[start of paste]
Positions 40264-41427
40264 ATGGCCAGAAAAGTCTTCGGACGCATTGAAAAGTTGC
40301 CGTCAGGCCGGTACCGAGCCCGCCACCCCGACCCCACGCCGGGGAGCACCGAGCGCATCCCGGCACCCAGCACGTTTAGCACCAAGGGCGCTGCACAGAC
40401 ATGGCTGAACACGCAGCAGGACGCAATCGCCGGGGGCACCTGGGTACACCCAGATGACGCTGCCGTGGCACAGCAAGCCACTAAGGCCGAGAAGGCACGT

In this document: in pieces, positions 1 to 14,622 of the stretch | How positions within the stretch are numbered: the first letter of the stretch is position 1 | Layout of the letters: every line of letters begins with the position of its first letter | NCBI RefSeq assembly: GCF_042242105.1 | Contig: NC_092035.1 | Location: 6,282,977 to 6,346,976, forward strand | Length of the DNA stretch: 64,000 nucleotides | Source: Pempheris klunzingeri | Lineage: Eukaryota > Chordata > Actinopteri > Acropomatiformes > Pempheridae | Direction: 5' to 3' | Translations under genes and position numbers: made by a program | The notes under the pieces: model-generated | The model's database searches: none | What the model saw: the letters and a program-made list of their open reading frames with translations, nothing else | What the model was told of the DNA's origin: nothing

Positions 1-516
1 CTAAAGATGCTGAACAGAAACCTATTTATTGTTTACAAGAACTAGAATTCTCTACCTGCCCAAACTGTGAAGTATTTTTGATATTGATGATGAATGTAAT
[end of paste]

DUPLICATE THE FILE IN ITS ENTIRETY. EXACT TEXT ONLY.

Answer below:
Positions 40264-41427
40264 ATGGCCAGAAAAGTCTTCGGACGCATTGAAAAGTTGC
40301 CGTCAGGCCGGTACCGAGCCCGCCACCCCGACCCCACGCCGGGGAGCACCGAGCGCATCCCGGCACCCAGCACGTTTAGCACCAAGGGCGCTGCACAGAC
40401 ATGGCTGAACACGCAGCAGGACGCAATCGCCGGGGGCACCTGGGTACACCCAGATGACGCTGCCGTGGCACAGCAAGCCACTAAGGCCGAGAAGGCACGT

In this document: in pieces, positions 1 to 14,622 of the stretch | How positions within the stretch are numbered: the first letter of the stretch is position 1 | Layout of the letters: every line of letters begins with the position of its first letter | NCBI RefSeq assembly: GCF_042242105.1 | Contig: NC_092035.1 | Location: 6,282,977 to 6,346,976, forward strand | Length of the DNA stretch: 64,000 nucleotides | Source: Pempheris klunzingeri | Lineage: Eukaryota > Chordata > Actinopteri > Acropomatiformes > Pempheridae | Direction: 5' to 3' | Translations under genes and position numbers: made by a program | The notes under the pieces: model-generated | The model's database searches: none | What the model saw: the letters and a program-made list of their open reading frames with translations, nothing else | What the model was told of the DNA's origin: nothing

Positions 1-516
1 CTAAAGATGCTGAACAGAAACCTATTTATTGTTTACAAGAACTAGAATTCTCTACCTGCCCAAACTGTGAAGTATTTTTGATATTGATGATGAATGTAAT